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Questions Raised Over Kurdish Leader's Death

Kurdish human rights organisations in Syria are blaming the Syrian authorities for the death of a top Kurdish leader.

Former Syrian member of parliament Osman Sulayman, 61, died in hospital on February 18 shortly after his release from prison. He was arrested in late November after participating in a demonstration against the Turkish incursion into Iraqi Kurdistan.

Sulayman did not receive adequate medical care while he was detained, human rights organisations maintained. The Kurdish Organisation for Defending Human Rights and Freedoms in Syria said that he suffered from lung cancer.

"We hold the Syrian authorities fully responsible for the death of the Kurdish parliamentarian because of the miserable state of Syrian prisons, and also for the cruel treatment that the prisoners receive,” the organisation DAD, or Justice, said in a statement. “We demand the authorities treat prisoners well and pay attention to their health, in line with international standards for the treatment of prisoners."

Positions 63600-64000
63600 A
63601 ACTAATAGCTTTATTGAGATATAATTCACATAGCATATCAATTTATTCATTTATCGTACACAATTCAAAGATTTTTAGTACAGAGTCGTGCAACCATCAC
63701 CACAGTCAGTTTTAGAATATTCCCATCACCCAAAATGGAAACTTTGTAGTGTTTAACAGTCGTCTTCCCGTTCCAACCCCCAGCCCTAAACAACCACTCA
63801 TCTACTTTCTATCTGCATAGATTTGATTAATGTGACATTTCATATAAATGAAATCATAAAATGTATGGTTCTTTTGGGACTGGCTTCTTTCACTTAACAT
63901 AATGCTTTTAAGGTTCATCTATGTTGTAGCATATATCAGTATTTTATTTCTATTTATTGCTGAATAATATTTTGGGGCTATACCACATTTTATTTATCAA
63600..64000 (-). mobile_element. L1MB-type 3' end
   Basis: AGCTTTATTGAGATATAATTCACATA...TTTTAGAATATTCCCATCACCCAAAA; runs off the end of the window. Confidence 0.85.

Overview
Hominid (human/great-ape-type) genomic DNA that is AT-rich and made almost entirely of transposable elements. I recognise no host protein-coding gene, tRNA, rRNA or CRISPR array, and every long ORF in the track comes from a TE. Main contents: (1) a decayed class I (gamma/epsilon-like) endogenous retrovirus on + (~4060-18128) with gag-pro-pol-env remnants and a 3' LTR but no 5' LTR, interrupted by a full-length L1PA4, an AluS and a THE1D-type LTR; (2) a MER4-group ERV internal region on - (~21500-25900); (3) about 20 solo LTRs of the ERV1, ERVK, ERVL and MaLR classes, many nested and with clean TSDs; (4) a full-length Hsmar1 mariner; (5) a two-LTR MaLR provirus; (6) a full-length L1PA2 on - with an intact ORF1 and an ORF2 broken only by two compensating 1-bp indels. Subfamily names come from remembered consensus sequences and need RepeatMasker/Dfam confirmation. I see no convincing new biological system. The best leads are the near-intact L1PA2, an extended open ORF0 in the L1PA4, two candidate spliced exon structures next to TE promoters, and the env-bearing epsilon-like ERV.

Another human rights organisation in Syria, known as MAF, or Rights, demanded that a investigation be launched into Sulayman’s death to determine whether he was abused.

Sulayman, a prominent Kurdish political activist, served as a member of parliament in the early Nineties. He was arrested in 1995 by the military and spent five months in jail. He was re-arrested in 2002 and 2005, when he was held for a month and six weeks, respectively.

He was from Dadali in Syria’s Kubani region. Thousands of residents from the town of Kubani attended the burial in Sulayman's his home village.

The Syrian Kurdish organisation known as MAD, which defends human rights, called Sulayman’s death a "flagrant violation of the international charter of human rights and international conventions".

The Syrian government has not commented on Sulayman’s death or responded to calls for his time in prison to be investigated.

(Syria News Briefing, a weekly news analysis service, draws on information and opinion from a network of IWPR-trained Syrian journalists based in the country.)

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